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Another was Live New Bedford Scallop ($23) grilled in its shell with lemon and salted butter. It was so tender and umami-filled I wish I had an entire one instead of sharing, but definitely pricey!

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I’m a big fan of cioppino and bouillabaise so when I saw the description for Shellfish Marinara ($16), I knew I wanted it. You can choose between Manila clams or mussels or a combination of both, all combined together with a very piquant marinara sauce served with grilled bread.

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We also ordered Ed’s Portuguese Fish Stew ($22) which turned out to be very similar except there was fish (hake) and linguica as well as the Manila clams and mussels. I preferred this more than the previous one because it was a little more complex in flavors.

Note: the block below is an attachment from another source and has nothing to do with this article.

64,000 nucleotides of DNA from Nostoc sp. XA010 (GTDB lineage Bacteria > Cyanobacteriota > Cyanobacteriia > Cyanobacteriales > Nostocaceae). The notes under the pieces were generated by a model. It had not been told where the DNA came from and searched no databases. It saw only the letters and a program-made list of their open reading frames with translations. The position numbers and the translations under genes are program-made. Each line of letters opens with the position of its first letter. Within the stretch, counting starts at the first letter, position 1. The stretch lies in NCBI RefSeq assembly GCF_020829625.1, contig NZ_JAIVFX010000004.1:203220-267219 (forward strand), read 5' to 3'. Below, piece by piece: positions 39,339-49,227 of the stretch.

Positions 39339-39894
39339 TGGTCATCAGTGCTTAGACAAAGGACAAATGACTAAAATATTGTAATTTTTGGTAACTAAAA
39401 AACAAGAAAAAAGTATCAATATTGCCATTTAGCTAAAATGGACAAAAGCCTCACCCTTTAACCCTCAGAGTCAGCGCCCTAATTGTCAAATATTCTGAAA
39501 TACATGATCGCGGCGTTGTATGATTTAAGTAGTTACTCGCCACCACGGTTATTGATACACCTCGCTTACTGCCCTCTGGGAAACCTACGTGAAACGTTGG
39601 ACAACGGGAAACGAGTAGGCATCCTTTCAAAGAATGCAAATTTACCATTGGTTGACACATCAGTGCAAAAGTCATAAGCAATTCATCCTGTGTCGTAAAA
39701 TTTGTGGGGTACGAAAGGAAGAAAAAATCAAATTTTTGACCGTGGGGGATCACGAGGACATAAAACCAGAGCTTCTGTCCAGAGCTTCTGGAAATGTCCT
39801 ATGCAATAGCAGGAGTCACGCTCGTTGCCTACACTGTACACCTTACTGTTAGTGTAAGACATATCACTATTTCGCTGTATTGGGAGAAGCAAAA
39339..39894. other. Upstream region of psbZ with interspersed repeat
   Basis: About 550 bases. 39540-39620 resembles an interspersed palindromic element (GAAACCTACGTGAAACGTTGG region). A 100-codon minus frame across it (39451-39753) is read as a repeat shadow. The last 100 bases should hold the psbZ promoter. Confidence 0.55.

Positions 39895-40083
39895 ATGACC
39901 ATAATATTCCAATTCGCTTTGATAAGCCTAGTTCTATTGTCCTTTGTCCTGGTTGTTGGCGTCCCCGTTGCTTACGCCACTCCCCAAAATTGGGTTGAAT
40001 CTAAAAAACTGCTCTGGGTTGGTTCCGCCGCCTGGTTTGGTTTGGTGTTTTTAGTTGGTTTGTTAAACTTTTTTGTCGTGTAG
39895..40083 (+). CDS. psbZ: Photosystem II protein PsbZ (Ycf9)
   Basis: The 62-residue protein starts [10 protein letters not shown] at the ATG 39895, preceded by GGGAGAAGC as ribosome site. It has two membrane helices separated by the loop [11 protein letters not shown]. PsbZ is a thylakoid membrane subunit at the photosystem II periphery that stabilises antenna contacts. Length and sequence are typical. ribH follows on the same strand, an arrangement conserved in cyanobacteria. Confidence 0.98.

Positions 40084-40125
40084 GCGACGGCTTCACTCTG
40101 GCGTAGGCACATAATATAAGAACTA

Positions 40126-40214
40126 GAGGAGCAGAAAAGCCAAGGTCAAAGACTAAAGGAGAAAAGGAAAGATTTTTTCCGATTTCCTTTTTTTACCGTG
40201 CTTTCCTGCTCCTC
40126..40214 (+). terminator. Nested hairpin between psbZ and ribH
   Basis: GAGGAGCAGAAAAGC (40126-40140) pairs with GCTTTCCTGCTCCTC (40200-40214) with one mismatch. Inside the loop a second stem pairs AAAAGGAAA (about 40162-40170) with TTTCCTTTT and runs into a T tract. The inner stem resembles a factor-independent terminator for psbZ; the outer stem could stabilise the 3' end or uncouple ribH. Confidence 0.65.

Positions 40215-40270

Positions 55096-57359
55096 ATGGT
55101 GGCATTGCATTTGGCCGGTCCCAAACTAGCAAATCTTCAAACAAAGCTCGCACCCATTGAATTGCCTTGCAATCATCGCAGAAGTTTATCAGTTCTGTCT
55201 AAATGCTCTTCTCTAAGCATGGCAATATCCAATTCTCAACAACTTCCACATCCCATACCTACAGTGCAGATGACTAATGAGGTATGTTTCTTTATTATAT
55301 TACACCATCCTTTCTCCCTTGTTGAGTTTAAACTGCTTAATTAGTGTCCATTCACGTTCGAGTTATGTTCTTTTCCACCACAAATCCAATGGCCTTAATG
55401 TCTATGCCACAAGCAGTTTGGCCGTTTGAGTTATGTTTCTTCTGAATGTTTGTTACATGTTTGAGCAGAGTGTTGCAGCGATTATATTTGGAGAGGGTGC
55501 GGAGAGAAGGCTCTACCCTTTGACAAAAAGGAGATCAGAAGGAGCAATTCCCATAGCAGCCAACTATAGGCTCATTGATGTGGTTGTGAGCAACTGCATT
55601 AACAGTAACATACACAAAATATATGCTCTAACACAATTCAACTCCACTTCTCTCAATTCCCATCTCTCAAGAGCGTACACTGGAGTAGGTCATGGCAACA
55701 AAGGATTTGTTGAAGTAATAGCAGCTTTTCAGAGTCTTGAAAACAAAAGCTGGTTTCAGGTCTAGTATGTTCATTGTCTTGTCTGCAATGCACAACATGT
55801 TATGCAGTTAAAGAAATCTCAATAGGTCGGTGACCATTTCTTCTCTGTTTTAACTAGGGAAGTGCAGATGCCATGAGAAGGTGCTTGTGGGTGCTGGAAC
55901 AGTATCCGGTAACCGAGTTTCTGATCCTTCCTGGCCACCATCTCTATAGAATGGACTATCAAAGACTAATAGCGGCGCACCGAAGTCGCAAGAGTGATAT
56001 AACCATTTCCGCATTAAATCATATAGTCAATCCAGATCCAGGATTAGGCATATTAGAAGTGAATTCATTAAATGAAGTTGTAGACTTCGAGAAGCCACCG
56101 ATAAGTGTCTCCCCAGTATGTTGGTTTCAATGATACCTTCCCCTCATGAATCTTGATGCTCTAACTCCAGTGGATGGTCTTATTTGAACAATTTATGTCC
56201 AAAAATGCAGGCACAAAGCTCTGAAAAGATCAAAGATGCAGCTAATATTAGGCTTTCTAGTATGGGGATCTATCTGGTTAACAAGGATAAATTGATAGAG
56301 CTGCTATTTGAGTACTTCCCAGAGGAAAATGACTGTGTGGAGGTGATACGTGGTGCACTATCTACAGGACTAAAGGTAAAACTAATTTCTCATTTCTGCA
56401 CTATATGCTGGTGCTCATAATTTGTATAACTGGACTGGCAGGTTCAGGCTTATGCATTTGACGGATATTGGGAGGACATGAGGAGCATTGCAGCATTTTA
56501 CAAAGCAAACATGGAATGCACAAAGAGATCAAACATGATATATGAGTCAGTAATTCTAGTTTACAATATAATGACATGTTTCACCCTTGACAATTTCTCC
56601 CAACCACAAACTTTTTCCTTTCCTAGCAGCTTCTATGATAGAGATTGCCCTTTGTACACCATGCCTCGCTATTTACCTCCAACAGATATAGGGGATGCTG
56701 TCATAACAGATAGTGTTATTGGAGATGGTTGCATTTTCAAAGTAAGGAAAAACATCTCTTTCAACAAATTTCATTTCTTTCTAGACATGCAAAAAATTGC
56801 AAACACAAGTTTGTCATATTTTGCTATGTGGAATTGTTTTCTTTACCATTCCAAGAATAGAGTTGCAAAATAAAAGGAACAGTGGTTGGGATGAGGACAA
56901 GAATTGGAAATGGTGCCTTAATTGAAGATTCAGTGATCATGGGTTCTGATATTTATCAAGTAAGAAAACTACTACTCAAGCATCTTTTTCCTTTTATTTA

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Unless you’re dying to have fish and chips, Joanne’s Fish and Chips ($21) is a give or take with me. It was just okay and nothing to write home about, but the fish is great quality, I just didn’t care much for the batter.

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We also ordered Wild White Mexican Shrimp ($25) which I wouldn’t recommend. The shrimp were grilled with lemon herb beurre blanc but there was a really strong taste of something synthetic we were all getting from them. Some said it tasted like gasoline/butane while others couldn’t put a finger on anything specific.

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The Catch of the Day (market price) was another item I don’t recommend. I can’t remember what kind of fish it was, but it was a white fish prepared either with an herb crust or with herb oil and lemon, we opted for the latter. The fish wasn’t anything special, a little bland even and really did not stand out among all the others. I would totally recommend skipping this as well.catch of the day (640x425)